Michael Collins and the Anglo-Irish War
Britain's Counterinsurgency Failure
Michael Collins and the Anglo-Irish War reveals that the success of the Irish insurgency was not just a measure of Collinss revolutionary genius, as has often been claimed. British miscalculations, overconfidence, and a failure to mount a sustained professional intelligence effort to neutralize the IRA contributed to Britains defeat.
Although Britain possessed the worlds most professional secret service, the British intelligence community underwent a politically driven and ill-advised reorganization in early 1919, at the very moment that Collins and the IRA were going on the offensive. Once Collins neutralized the local colonial spy service, the British had no choice but to import professional secret service agents. But Britains wholesale reorganization of its domestic counterintelligence capability sidelined its most effective countersubversive agency, MI5, leaving the job of intelligence management in Ireland to Special Branch civilians and a contingent of quickly trained army case officers, neither group being equippedor inclinedto mount a coordinated intelligence effort against the insurgents. Britains appointment of a national intelligence director for home affairs in 1919just as the Irish revolutionary parliament published its Declaration of Independencewas the decisive factor leading to Britains disarray against the IRA. By the time the War Office reorganized its intelligence effort against Collins in mid-1920, it was too late to reverse the ascendancy of the IRA.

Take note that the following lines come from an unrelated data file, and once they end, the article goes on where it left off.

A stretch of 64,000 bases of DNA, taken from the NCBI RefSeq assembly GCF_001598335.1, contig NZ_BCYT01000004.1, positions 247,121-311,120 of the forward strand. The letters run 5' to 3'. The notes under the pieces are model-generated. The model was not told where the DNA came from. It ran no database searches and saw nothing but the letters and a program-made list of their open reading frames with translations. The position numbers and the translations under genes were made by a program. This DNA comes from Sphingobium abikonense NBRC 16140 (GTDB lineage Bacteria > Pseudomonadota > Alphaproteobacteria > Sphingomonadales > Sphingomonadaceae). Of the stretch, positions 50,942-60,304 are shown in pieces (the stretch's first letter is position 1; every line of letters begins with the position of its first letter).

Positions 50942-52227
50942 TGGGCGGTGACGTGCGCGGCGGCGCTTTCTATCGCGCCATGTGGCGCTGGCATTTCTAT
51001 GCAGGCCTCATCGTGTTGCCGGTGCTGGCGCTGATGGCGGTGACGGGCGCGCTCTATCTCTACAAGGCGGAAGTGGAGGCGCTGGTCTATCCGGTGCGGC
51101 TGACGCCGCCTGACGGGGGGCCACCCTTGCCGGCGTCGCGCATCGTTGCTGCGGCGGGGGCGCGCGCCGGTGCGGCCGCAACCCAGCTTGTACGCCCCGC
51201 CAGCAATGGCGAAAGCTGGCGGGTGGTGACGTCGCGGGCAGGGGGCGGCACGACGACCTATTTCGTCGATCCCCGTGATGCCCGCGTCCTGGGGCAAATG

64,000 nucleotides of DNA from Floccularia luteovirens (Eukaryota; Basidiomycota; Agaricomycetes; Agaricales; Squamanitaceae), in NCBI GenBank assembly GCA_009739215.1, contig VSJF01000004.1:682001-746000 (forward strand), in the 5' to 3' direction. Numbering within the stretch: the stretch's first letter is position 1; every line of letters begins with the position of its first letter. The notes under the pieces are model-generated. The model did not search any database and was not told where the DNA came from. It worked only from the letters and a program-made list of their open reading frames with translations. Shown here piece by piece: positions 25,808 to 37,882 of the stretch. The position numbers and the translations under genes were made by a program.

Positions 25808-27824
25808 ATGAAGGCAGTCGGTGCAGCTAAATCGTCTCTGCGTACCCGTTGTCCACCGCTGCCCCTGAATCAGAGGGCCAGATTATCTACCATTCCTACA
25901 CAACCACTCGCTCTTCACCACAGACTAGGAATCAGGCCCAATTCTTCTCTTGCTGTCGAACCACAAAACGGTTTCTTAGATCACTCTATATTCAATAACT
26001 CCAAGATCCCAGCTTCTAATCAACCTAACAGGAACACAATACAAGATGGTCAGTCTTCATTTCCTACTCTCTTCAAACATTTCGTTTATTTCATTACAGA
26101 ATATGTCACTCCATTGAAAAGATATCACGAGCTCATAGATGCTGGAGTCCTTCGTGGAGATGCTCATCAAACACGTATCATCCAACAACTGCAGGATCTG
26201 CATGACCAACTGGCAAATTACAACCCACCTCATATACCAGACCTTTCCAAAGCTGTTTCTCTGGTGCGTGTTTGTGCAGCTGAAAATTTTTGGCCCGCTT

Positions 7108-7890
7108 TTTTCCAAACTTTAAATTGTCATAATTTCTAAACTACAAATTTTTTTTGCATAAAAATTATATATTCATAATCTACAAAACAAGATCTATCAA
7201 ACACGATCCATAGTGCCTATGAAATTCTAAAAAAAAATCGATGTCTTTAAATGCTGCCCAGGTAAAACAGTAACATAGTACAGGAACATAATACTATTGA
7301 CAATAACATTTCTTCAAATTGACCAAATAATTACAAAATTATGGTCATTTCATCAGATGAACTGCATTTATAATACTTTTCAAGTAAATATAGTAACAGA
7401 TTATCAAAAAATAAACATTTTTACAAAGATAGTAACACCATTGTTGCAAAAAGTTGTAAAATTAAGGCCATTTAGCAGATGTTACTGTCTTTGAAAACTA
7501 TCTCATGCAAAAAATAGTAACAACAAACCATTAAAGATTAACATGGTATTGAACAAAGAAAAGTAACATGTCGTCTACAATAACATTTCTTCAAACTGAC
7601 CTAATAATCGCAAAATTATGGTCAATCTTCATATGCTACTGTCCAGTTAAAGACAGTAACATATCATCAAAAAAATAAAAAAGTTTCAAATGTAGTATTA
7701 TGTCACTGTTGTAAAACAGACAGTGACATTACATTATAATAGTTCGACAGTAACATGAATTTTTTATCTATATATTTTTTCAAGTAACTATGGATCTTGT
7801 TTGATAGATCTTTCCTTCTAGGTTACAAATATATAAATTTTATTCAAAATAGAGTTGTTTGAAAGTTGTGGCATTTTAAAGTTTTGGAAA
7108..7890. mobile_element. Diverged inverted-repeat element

Michael Collins and the Anglo-Irish War takes a fresh approach to the subject, presenting it as a case study in intelligence management under conditions of a broader counterinsurgency campaign. The lessons learned from this disastrous episode have stark relevance for contemporary national security managers and warfighters currently engaged in the war on terrorism.
Title: Michael Collins and the Anglo-Irish War
Author: J. B. E. Hittle; Michelle Van Cleave
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